As far as most people are concerned, photography is yet to evolve in Nigeria the way it is being done in developed countries. What are some of the things you think should be in place for us to compete favorably with the developed world?
I think the photography business is quite strong here. You can see it in our work. At least we have stories to tell, we have the basic knowledge of photography and how a good picture should look like.
But I think we need to get our acts together through unions, organizations, who will push our work globally more, educate upcoming acts on the standards to aim at. There are a few photographers pushing their works outside of the shores and making good money but they are all pushing alone. I also think photography in schools should be a must.
What was your reason for relocating to Nigeria from Germany?
I finished my studies and the next thing was to go to the University so I decided to visit Nigeria for about six months because my family was never the type to come to Nigeria as often as expected. After we left Nigeria in 1980, we came back to Nigeria only once. But I felt it was important to get to know more about my country. I came, met my husband and never went back. At that time, he was working with Prima Garnet, an advertising agency and as an advertising photographer then, there was no way we wouldn’t have met.
How easy was it for you to adjust to the Nigeria environment?
It wasn’t in the least bit easy. Looking back now, it was hard starting off with my husband. He really did try to get me adjusted and make me feel comfortable. The key was not giving up. I kept pushing and trying to make the best out of the situation. When I first came, I wasn’t working. It was just long boring days at home, nothing to do, nobody came by and nowhere to go. I quickly realized that Lagos was a working city and I needed to work irrespective of my situation then as a working mother. I then borrowed money from my grandfather, bought my first equipments, started photography from home and then it grew to the extent where I had to rent studios and from there, I was able to get my own studio.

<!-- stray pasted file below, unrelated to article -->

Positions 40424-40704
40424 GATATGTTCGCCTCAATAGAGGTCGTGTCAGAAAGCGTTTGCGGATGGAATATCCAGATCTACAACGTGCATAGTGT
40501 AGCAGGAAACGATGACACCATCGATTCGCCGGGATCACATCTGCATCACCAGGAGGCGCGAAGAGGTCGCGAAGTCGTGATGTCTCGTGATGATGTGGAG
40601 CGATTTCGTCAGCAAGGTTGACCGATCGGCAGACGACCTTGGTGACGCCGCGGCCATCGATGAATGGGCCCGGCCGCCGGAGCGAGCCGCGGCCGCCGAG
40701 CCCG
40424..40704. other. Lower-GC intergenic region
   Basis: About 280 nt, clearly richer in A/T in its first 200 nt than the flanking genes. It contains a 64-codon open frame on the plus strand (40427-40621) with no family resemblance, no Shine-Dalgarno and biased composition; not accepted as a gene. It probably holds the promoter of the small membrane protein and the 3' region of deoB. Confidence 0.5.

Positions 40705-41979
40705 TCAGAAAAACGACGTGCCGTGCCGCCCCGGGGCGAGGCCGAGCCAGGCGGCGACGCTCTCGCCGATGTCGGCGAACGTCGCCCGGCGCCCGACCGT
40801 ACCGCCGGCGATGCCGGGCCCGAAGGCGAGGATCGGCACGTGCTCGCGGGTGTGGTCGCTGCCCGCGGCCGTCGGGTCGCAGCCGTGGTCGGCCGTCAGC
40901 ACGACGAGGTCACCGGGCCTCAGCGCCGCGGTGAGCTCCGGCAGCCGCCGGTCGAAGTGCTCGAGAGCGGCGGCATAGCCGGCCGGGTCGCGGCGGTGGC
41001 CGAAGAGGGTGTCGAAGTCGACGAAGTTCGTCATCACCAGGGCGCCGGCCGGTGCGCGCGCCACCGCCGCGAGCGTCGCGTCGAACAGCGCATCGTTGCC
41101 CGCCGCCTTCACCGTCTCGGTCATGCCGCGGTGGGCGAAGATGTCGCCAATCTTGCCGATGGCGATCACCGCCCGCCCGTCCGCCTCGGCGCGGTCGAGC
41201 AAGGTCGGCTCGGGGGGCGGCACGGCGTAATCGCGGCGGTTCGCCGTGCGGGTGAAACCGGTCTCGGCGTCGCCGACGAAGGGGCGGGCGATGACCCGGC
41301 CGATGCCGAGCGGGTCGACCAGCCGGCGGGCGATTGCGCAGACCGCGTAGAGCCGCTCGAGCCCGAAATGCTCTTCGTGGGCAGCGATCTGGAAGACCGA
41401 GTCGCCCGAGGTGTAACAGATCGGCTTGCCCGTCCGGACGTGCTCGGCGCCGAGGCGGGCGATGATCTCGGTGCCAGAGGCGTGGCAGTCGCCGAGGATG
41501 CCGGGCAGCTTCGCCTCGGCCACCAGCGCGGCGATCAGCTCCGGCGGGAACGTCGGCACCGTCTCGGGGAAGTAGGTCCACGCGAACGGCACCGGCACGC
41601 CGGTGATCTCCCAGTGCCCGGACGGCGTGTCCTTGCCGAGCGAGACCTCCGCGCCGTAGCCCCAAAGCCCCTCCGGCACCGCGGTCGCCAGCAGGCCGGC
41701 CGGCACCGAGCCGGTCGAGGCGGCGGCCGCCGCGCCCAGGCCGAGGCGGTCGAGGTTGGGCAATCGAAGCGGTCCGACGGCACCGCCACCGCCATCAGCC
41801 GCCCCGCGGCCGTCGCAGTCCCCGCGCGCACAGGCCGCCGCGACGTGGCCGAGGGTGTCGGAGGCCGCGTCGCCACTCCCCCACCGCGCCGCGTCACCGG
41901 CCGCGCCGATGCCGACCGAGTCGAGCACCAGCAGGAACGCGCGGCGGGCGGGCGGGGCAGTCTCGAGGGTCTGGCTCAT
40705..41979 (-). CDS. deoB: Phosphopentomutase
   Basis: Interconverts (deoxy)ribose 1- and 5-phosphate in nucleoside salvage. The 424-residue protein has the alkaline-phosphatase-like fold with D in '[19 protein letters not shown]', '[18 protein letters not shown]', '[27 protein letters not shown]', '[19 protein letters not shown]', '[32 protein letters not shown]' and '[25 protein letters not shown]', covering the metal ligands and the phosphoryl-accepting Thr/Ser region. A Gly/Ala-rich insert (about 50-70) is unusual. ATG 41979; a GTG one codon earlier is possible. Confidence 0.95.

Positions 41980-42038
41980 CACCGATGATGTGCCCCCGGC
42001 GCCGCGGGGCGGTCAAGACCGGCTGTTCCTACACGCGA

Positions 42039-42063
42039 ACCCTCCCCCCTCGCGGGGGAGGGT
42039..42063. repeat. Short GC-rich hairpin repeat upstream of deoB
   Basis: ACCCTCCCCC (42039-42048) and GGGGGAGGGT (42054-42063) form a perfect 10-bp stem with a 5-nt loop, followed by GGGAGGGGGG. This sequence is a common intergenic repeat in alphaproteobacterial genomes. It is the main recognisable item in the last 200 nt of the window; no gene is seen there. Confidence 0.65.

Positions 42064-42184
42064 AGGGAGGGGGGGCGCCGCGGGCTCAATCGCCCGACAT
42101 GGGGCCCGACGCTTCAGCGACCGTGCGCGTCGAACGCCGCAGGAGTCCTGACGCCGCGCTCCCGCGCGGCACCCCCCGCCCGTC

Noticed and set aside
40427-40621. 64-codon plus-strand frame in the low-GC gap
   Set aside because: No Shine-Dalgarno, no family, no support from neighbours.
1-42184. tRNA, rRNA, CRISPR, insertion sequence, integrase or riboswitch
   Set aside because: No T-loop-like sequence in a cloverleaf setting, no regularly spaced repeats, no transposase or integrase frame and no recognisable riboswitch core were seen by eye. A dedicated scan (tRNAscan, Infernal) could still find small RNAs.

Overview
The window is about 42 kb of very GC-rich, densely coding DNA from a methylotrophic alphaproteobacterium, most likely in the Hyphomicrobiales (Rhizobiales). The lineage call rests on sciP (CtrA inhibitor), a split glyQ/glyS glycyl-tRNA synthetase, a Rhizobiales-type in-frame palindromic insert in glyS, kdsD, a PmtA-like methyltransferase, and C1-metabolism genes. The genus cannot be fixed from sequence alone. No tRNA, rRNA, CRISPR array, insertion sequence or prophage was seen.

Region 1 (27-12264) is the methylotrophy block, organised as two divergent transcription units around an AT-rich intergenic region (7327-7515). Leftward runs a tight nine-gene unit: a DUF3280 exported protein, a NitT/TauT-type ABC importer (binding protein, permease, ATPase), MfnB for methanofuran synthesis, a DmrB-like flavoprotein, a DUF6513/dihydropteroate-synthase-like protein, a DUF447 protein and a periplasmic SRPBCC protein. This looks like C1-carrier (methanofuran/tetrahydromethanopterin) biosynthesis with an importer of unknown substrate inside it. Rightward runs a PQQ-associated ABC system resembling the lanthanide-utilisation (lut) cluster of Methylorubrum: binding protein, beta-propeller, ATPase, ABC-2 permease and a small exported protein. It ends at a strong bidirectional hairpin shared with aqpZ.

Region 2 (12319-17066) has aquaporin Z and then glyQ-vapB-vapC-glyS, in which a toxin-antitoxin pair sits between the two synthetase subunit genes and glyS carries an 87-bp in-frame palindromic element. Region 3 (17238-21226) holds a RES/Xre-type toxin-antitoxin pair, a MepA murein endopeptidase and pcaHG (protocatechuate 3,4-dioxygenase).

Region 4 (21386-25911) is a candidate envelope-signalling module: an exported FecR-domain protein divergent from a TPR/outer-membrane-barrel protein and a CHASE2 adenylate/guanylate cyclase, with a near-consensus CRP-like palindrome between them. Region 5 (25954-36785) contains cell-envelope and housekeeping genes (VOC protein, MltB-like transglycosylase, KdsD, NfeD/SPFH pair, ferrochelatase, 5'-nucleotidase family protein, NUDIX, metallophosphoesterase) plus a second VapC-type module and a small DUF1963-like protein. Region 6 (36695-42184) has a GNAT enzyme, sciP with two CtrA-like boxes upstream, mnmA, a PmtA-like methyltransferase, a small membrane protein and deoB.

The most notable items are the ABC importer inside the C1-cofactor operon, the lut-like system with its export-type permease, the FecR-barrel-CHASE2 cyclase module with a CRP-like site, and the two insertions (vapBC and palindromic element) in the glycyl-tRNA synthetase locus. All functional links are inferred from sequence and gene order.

Would you say your husband being in the advertising industry has been instrumental to your growth in the photography business?
No, because his being in the advertising industry was even more of an obstacle for me. He never ever pushed a job towards me because he always had in mind that people would talk without wanting to find out the truth. So we kept miles apart from each other and I simply worked for other advertising agencies and expanded my horizons. However, I got advise from him on job related issues.
How long have you been together?
What has kept you both together for this number of years?
The love we have for each other, mutual respect for each other and the profession as well. He has a very open mindset as well but ironically, he is very traditional. But he does understand that I am different with a liberal attitude to everything.
How do you both resolve conflicts?
Communication! Communication!! Communication!!!
How do you let off steam?
By engaging in sporting activities. People assume that as a photographer and an active one at that, that I do not need sports. But I disagree because sports helps to strengthen the body. Besides I have always liked sports and do not consider it strenuous. So I work out. I engage in jogging, tennis and swimming.
What part of the country are you from?
Ekiti State. My mother is German
Do you speak Yoruba?
No. I have tried to learn with a teacher but it didn’t end up well. Surprisingly I am able to speak all the Latin languages; German, French, Italian but Yoruba is so different, I have been unable to get the hang of it. I don’t know if it is too late for me to learn it now or for me to break down the barrier in my head.